Tan said more studies are needed to make management options more customizable because “one size doesn’t fit all.” He recommended reviewing atropine with adjunctive treatments.
“For example, you could use atropine eye drops and some of these optical aids like contact lenses or bifocals/spectacles, as well as environmental and behavioral modifications — get parents to make sure the child has outdoor activities. This needs to be done, but it’s many more years of work,” he said.
Orthokeratology aims at reshaping the front surface of the cornea by wearing reverse geometry contact lenses overnight. Studies demonstrated that besides the immediate refractive effect during the day, orthokeratology may reduce myopia progression in children. The WSPOS consensus document noted that orthokeratology results in an approximately 40% reduction in the progression of myopia, although sustained myopia control is still unproven and no washout data are available. Some concern, however, is expressed about the “more than one hundred cases of severe microbial keratitis related to orthokeratology” reported since 2001.
A study, published in Eye & Contact Lens, reviewed 170 publications to evaluate the ocular safety of orthokeratology treatment to correct and delay myopia. Potential complications significantly associated with orthokeratology included microbial keratitis, corneal staining and lens binding; however, the study authors found it to be a generally safe treatment option. Long-term success of the treatment, they say, “depends on a combination of multiple factors including proper fitting of the lenses, rigorous compliance to lens use and care regimen, adherence to routine follow-ups, and timely and appropriate treatments to complications.”
“The lens hygiene is very important,” Wu said.
Although Wu uses atropine as first-line treatment, there are cases in which he offers orthokeratology as an option.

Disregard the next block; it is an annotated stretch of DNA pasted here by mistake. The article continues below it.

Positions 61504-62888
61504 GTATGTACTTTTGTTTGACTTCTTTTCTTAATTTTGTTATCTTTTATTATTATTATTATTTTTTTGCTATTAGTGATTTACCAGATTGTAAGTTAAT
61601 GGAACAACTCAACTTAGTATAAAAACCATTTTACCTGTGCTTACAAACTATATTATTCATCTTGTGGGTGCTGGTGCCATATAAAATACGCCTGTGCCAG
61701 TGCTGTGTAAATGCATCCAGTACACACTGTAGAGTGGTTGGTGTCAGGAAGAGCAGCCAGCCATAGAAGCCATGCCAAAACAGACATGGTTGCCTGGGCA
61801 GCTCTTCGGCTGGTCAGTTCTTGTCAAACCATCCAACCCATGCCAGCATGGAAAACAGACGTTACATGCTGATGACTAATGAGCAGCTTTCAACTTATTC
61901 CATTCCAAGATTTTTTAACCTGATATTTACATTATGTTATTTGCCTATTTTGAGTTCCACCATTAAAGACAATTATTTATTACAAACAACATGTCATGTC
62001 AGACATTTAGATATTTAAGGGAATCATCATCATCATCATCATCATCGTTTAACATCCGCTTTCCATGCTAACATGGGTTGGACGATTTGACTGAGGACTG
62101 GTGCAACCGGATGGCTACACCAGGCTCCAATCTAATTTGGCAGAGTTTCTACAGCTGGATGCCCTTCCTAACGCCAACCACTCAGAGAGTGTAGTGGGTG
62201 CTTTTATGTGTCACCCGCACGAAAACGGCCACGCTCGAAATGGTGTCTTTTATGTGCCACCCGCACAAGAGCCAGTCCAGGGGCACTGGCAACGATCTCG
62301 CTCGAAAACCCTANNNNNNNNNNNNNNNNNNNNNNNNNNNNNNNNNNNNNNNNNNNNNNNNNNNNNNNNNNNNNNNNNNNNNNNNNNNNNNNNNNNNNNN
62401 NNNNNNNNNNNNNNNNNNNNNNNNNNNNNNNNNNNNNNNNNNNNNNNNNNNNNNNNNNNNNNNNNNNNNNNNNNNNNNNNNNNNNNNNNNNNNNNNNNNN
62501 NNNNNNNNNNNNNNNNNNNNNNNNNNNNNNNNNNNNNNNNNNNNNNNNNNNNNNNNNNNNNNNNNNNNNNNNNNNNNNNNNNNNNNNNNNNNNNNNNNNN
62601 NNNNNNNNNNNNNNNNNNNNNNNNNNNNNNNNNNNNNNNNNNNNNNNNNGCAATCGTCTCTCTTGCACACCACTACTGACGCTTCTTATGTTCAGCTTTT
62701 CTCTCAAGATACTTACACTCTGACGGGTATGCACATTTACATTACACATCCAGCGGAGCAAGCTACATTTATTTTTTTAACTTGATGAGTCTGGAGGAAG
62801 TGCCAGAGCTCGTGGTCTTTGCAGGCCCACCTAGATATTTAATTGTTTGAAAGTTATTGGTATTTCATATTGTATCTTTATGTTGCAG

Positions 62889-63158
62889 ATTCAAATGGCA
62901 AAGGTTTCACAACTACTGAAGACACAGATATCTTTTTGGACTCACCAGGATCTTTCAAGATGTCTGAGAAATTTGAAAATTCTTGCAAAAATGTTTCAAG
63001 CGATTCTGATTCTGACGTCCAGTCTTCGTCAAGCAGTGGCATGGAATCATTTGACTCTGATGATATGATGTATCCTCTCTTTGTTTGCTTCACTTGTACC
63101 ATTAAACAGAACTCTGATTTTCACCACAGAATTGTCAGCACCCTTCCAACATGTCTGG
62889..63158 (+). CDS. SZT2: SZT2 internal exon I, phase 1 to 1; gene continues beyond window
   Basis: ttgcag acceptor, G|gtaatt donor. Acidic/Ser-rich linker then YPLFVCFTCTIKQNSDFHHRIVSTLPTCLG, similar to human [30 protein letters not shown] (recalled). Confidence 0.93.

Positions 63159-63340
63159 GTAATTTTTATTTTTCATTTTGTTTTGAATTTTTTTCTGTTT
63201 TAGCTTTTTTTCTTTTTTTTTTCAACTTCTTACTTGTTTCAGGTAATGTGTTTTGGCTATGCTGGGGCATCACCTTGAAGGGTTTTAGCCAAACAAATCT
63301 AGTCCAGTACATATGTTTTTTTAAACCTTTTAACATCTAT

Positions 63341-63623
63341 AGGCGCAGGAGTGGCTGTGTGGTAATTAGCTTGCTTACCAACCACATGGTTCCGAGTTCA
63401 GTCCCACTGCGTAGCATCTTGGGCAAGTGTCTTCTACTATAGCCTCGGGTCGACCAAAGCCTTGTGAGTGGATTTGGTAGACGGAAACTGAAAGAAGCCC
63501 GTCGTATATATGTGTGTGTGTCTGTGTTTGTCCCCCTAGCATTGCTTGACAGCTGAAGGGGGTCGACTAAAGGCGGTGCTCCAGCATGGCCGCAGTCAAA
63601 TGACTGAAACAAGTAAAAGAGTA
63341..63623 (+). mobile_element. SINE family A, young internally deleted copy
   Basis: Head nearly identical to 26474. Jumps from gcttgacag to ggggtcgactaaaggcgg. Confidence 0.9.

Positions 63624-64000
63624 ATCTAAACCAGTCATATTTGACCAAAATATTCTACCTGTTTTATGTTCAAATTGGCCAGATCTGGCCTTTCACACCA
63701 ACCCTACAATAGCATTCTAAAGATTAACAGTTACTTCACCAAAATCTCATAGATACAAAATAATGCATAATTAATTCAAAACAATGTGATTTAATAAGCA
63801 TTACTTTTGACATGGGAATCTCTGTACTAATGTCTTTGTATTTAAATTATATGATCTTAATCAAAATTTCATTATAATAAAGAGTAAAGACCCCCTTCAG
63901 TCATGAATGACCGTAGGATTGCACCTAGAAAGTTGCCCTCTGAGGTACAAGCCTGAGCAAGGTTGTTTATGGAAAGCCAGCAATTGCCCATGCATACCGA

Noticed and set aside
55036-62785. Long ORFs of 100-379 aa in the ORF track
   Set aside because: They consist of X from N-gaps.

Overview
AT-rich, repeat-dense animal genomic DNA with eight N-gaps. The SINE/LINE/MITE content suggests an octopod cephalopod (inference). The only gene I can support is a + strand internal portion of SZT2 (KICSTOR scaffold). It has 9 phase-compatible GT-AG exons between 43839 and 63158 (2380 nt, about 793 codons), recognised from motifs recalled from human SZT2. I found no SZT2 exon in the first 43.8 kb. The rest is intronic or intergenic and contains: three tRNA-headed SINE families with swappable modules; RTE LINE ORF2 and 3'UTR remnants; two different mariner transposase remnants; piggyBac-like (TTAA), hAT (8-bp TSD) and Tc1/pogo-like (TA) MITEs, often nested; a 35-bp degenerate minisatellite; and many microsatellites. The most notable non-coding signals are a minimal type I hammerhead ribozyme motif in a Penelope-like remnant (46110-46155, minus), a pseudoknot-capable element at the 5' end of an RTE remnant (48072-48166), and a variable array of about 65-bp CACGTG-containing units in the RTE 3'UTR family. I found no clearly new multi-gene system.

“Most commonly, I would use the lowest effective dose of atropine eye drop at bedtime every day initially. Most kids do not feel photophobia with 0.01% atropine, and the pupil does not dilate in the morning. In some circumstances, however, I would use orthokeratology to control myopia progression because some parents feel more comfortable with a non-pharmacological option,” he said.
In Singapore, there are more than 700 optical outlets for 5 million people, with the optical business accumulating more than $350 million in business. The country spends $115 million on eyeglasses alone per year, Tan said.
“There is also the inherent cost of treating the complications of myopia — retinal detachment, macular degeneration — that probably is estimated to be about $2 million to $2.5 million,” he said. “So it is a significant financial burden on the population and I would expect that these figures would be replicated in other East Asian countries, but also in the West where myopia prevalence is high.”
Over the past decade, there has been an abundance of large-scale population-based prevalence studies however, there is a need for well-designed longitudinal cohort studies to help understand the mechanisms and factors driving the fast increased prevalence seen over the last 10 to 20 years in large areas of the world.
It is vital to understand the precise epidemiology of myopia in order to discern management options to prevent progression, control the problem and prevent its debilitating public health consequences.
“What are the molecular pathways involved in myopia development and progression that explain how education and outdoor activity influence myopia? Genetics research will help find these pathways. Then we need the basic science research to elucidate the mechanism and hopefully result in some new treatments,” Mackey said. – by Michela Cimberle and Kristie L. Kahl
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For more information:
David Mackey, MBBS, MD, FRANZCO, FRACS, is professor of ophthalmology at the Lions Eye Institute, University of Western Australia, Perth, Australia. He can be reached at the Centre for Ophthalmology and Visual Science, The University of Western Australia, 2 Verdun St., Perth, WA 6009, Australia; email: email@example.com.